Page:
This newfound openness, combined with her interest in doing meaningful work, helped her understand that her future career path might lie outside of the traditional “finance or management” dichotomy. “Right now people are sort of looking at [their careers] in two-dimensional terms,” she explains, delineating the thought process that led her to work in the impact investing space. “Most people focus on the types of organizations they want to work for, or the functional roles within those organizations they want to work in. For me, what’s also important is a third dimension which asks the questions of, ‘what is the outcome you want to achieve through the work?’ and ‘what problem are you trying to solve?’”

Angela’s career has seen her gain diverse work experience, with stints in the non-profit world as well as in investment management. One of her most impactful positions was working for World Wildlife Fund, where she worked on portfolio development of investable conservation projects. She is now an Associate at Impact Capitalyst, an advisory firm that uses capital markets vehicles, strategies and instruments to enable sustainable production of soft commodities across the globe. A former colleague founded the firm and Angela was brought on as a part of the founding team. She says she appreciates the system-focus of projects. “For instance, one analytical tool I helped to develop factors in the risk of deforestation into the valuation of a Brazilian beef company operating in the Amazon,” she says. “Another project which is funded by one of the largest US foundations in conservation, is around creating financial mechanisms to fund the transition of fisheries to sustainable operations .” As a Rotman Commerce grad with a passion for creating positive change in the broader world, Angela has certainly positioned herself to maximize that impact.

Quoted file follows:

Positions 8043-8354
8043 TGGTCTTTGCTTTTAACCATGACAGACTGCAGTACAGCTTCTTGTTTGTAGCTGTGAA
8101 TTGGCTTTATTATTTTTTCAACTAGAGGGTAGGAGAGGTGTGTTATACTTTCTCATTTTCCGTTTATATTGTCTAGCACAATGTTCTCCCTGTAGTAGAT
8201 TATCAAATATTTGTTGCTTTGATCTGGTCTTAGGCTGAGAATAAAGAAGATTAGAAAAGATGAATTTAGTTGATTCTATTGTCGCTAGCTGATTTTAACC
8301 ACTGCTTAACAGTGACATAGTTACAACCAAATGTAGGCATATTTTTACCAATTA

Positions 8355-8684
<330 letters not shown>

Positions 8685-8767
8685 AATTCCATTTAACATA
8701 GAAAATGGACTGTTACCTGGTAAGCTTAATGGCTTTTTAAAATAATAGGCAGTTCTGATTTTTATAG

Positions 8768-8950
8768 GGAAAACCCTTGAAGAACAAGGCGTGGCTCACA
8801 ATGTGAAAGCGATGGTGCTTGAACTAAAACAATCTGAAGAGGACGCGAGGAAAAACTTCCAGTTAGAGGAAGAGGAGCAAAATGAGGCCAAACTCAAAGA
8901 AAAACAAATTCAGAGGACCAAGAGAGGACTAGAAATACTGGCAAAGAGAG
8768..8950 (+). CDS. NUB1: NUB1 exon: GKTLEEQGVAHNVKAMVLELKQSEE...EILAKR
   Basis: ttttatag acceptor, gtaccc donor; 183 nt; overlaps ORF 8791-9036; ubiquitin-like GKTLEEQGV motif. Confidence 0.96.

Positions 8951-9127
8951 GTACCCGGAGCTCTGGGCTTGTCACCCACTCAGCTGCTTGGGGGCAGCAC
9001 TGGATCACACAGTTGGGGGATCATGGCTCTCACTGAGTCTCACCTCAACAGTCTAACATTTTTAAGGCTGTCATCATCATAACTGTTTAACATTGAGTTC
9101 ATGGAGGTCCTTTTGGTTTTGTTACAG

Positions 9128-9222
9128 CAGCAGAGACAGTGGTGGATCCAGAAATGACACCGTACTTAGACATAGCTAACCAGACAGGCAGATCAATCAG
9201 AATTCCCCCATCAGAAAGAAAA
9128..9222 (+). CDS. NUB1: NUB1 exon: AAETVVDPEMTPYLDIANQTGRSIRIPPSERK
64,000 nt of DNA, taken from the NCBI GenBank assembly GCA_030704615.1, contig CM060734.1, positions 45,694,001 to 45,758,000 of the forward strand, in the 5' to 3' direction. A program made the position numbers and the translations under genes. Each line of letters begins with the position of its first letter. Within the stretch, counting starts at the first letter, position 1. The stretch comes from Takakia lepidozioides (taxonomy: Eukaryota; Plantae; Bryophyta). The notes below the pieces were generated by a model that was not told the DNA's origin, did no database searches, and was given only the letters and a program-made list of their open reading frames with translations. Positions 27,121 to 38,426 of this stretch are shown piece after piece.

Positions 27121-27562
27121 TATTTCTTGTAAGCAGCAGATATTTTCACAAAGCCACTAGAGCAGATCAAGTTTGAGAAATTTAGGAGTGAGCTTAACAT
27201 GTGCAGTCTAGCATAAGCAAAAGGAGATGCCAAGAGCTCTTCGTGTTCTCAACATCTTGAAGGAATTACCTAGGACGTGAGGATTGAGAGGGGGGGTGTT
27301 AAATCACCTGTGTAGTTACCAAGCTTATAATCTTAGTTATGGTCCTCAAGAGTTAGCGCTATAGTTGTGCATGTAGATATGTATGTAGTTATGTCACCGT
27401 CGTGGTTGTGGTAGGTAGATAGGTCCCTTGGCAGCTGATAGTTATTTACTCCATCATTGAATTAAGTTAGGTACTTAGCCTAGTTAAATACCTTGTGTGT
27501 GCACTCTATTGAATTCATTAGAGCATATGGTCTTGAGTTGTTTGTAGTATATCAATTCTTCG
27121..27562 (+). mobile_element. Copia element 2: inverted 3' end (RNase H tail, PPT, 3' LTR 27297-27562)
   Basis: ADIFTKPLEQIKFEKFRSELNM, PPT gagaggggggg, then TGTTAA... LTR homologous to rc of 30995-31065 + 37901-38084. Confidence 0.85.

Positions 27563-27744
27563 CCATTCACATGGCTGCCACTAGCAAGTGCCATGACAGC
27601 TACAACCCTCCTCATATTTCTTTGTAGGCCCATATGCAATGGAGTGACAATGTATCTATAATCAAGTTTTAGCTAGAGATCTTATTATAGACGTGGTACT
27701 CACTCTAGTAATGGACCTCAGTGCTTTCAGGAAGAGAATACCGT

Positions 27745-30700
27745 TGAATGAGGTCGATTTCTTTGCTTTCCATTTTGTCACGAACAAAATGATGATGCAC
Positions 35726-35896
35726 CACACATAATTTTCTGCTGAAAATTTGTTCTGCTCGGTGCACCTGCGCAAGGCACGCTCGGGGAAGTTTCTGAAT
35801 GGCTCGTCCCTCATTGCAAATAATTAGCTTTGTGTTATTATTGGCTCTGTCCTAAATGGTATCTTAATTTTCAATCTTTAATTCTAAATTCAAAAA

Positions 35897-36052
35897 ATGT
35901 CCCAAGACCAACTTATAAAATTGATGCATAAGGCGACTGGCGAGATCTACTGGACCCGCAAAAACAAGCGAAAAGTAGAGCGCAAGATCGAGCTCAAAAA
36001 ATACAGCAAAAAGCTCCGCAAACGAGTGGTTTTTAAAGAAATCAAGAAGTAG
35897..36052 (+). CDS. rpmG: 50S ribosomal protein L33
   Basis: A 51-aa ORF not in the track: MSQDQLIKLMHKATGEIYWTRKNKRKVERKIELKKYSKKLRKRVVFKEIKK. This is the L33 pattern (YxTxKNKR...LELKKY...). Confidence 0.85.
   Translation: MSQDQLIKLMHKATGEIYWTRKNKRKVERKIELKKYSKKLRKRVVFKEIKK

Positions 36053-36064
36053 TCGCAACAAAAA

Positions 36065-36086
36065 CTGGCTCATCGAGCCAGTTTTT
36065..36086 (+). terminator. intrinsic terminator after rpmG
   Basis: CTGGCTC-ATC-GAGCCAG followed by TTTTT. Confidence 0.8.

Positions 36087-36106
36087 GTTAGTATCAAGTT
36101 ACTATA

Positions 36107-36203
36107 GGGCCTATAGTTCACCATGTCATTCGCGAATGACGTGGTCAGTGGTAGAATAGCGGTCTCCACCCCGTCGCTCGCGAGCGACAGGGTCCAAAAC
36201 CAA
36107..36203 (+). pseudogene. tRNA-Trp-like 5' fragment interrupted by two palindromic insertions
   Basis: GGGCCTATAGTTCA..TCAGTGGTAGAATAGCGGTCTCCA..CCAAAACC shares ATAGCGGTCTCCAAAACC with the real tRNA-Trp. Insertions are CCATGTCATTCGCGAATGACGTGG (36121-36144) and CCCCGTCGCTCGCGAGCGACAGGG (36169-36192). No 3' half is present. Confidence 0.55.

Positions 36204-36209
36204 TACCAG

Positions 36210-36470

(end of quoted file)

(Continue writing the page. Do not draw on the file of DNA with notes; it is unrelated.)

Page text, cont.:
“There’s this quote from Aristotle that I always share with students ,” says Angela. “‘Where your talents and the needs of the world cross, there lies your vocation.’” Angela found it helpful to loosely break down the Aristotelian wisdom into three further questions as a framework for constant self-reflection: “What does the world need?”, “What does the world need from me?”, and “How might I deliver on what the world need from me?” The various answers that she discovered through this process have helped to guide her career goals.

Angela says that she still asks herself these types of questions, and as her experiences have evolved, so have her answers. “For me, ultimately the dream is still to be able to create impact through finance and business, but having now worked directly on creating impact for three years, I see different types of leverage points for change,” she explains. “More efforts need to be deployed in Asia, because the resource and environmental challenges associated with fast economic growth are sizable. So in the next five years, that’s where I really want to work.”

In April 2018, Angela accepted a fellowship with the firm she was with to develop a new investment theme around circular economy and waste management to prevent ocean plastics in Southeast Asia, and she’s excited to gain more firsthand knowledge. ”That’s why I’m going,” she says, “to apprentice with the problem.”

Update (April 2019): Since this article was published, Angela has taken a new position as Entrepreneur-in-Residence with Antler.